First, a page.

Arsenal Depot

A depository for musings on Arsenal FC

Post-Stoke Sanguinity: Why Gunners Should Keep The Faith

The stalemate at Stoke has given rise to predictions of Arsenal’s impending demise – again. The fact that we’ve shown tremendous promise offensively and marked improvement defensively is easily overlooked. Media pundits are writing the Gunners’ chances off already.

Add to this the usual knee-jerkism from some Gooners and the feel-good factor surrounding our three new signings looks to have dissipated entirely from Arsenalsphere. That these three have actually played well and brought a different dimension to Arsenal’s play seems not to matter at all.

I understand and share the frustration of fellow supporters but it’s one thing to express disappointment and another to jump to ridiculous conclusions after every couple of games.  I am sure this applies to supporters of other clubs too but I can’t be bothered with their opinions or their teams so it does feel like Arsenal has the largest contingent of bitch-fans in the world.

Last year we could hold the club responsible for the late exits of Nasri and Fabregas and the final day trolley dash that ensued. This year though, Arsenal have moved early and secured three players who have shown their quality in the limited time they’ve been on the pitch. It was always unrealistic to expect a much changed side to hit their stride straight away.

It’s true Alex Song would have provided continuity in midfield, something we’ve lacked in both matches this season. I, like many others, felt we should have hung onto the Cameroonian. But the fact he was sold when he still had three years left on his contract suggests there’s a good reason Arsene Wenger cashed in on him. Perhaps it was the bad attitude Song had reportedly been carrying to work or maybe Arsene was looking for a different contribution from a player in his position.

Whatever it is, we fans are not better placed than the manager to understand team dynamics – to pretend like we are is just plain silly. So although I believe Song would have been useful to us in the opening games, the fact is that he’s now proving his usefulness for Barcelona by keeping the bench warm for when Cesc Fabregas comes off early in the second half. So as Arsenal fans, let’s move on and look forward.

And looking forward, it’s hard to dispute that Cazorla is just pure class. It’s equally difficult to be unimpressed by the effort and desire of Podolski, the movement and physicality of Giroud and the increasing confidence of a fit-again Diaby. It’s true they haven’t combined to the desired effect yet but there’s a blueprint for success that was missing this time last year.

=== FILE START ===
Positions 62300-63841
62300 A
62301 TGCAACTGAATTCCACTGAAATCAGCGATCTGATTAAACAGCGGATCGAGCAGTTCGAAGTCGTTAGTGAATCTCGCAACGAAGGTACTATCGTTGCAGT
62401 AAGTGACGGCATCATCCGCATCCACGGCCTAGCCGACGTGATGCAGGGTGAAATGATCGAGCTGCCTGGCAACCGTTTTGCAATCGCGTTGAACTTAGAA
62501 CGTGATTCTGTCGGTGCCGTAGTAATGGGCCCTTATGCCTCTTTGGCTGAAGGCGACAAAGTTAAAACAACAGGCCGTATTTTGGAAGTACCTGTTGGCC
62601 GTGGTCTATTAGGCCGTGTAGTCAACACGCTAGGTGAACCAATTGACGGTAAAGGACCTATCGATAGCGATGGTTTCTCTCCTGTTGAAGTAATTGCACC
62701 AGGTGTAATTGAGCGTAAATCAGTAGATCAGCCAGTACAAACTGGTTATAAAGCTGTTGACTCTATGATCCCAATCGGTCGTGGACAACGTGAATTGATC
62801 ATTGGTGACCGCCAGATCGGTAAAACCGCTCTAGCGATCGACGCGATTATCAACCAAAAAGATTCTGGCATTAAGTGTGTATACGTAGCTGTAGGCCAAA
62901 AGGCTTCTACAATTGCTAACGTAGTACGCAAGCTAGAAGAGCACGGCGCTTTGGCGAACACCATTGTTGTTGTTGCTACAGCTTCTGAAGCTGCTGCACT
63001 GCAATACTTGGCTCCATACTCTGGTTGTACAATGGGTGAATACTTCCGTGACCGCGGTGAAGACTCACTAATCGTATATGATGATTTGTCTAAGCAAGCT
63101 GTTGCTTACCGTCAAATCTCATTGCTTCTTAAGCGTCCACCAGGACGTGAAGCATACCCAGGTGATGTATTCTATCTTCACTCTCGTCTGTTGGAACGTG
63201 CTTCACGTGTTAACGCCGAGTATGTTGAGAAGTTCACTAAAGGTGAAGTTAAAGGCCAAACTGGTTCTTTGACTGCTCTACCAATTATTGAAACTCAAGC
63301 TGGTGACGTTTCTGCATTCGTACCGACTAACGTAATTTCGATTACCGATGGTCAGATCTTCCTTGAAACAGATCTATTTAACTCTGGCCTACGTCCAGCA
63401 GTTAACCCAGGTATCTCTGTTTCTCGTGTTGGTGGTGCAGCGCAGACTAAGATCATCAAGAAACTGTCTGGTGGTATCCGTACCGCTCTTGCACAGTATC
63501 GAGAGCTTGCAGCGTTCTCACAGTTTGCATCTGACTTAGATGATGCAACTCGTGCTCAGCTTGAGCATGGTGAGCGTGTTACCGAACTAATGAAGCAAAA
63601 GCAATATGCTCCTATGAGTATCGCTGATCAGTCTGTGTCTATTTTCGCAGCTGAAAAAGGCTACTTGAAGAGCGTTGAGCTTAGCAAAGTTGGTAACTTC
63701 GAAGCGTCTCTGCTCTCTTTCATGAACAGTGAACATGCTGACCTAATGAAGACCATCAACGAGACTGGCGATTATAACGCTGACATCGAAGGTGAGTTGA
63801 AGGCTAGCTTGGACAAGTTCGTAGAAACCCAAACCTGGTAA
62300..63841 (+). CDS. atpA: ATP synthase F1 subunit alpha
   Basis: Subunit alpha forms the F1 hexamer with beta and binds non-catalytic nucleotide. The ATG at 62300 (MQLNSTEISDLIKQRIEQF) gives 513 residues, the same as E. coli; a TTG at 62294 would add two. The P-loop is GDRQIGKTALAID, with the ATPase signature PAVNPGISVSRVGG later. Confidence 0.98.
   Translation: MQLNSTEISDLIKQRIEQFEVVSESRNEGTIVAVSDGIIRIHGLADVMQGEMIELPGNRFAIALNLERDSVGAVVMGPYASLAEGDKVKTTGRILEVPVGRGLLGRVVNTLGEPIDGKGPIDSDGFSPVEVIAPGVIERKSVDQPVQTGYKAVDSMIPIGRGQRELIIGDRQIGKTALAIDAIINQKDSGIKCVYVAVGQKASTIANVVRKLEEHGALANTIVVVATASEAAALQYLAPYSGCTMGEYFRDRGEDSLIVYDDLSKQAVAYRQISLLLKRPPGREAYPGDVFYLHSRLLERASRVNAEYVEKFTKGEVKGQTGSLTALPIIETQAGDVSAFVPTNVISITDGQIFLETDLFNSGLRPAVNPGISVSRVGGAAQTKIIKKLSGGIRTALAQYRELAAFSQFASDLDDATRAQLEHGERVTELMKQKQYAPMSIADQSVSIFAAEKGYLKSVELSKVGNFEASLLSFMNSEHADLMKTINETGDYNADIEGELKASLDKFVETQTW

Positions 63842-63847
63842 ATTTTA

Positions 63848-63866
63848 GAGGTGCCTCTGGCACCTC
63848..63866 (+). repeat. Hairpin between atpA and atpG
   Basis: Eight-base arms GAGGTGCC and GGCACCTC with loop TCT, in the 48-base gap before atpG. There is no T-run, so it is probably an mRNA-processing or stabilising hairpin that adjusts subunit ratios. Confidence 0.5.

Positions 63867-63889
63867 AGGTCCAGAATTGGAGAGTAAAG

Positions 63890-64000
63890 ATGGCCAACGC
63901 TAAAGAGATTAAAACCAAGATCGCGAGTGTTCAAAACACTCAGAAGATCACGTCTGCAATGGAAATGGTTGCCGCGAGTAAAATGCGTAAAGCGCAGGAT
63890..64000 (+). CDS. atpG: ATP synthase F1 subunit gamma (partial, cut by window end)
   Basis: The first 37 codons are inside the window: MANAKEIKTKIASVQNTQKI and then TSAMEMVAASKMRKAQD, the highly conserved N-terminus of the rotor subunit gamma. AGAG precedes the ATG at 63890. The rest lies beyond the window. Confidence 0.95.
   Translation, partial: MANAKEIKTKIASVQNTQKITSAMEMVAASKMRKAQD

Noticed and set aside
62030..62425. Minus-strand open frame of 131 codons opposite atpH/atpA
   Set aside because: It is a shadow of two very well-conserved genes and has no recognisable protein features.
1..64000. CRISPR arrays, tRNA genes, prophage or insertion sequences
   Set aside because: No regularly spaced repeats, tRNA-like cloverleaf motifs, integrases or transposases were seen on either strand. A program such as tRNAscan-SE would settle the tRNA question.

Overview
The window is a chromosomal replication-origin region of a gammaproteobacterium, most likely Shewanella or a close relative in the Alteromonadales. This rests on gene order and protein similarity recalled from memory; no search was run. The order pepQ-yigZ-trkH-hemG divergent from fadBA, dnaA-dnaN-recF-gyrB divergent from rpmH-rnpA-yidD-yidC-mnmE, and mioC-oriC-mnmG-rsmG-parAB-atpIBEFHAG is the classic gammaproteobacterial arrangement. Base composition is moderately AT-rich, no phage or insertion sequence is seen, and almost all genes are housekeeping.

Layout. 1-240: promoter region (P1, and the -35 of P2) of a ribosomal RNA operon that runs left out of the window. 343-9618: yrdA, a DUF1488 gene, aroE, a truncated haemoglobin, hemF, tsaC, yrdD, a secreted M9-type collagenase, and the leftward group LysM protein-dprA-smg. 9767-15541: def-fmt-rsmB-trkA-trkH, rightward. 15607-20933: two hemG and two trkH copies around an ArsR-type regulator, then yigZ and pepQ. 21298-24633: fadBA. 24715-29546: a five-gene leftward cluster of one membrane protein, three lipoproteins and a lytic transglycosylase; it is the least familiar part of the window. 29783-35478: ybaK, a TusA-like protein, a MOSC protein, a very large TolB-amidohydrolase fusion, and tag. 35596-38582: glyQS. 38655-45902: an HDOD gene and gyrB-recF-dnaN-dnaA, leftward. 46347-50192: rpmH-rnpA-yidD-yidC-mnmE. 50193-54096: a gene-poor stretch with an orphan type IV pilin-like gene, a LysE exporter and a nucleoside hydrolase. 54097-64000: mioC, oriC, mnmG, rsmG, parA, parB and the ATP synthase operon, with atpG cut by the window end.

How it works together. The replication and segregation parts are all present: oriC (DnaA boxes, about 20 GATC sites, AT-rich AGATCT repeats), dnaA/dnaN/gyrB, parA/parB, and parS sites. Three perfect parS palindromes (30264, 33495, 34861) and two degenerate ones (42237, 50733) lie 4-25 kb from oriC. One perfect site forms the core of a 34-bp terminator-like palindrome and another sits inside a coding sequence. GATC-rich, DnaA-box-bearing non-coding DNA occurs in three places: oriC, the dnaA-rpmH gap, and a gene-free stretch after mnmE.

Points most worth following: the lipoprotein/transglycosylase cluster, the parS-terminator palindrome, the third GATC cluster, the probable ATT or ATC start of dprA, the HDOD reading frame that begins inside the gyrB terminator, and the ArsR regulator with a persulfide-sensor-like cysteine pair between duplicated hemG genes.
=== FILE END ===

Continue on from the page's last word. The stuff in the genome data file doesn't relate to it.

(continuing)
And that’s before we consider the trickery of Gervinho, the pace of Walcott and Oxlade-Chamberlain from the bench, Ramsey’s improving form, Coquelin’s versatility and of course the return from injury of Rosicky and Wilshere.  Perhaps one more creative midfielder would be useful, perhaps a more defensive minded midfielder would allow Arteta or Diaby to play further up. There are so many combinations possible that it’s going to take a while to find a settled starting eleven.

Robin van Persie’s goals were always going to be missed because it’s practically impossible to replace a world-class player in prime form with another. As such, Olivier Giroud should not be expected to single-handedly contribute 30 goals in his first season with the club. Those 30 goals will have to be made up by 3 or 4 players but to do that Arsenal need to build strong partnerships all over the pitch.

Agreed we can’t afford to drop too many points but it’s going to be a long season. And I don’t mean that in terms of games played but in the effort required to win each game. United’s loss to Everton, Swansea’s fantastic form, City’s scare against Southampton and West Brom’s thumping of Liverpool suggest the Premier League is going to be more competitive than ever this season. We saw some incredible scorelines in the last edition and I feel this season holds many surprising results as well.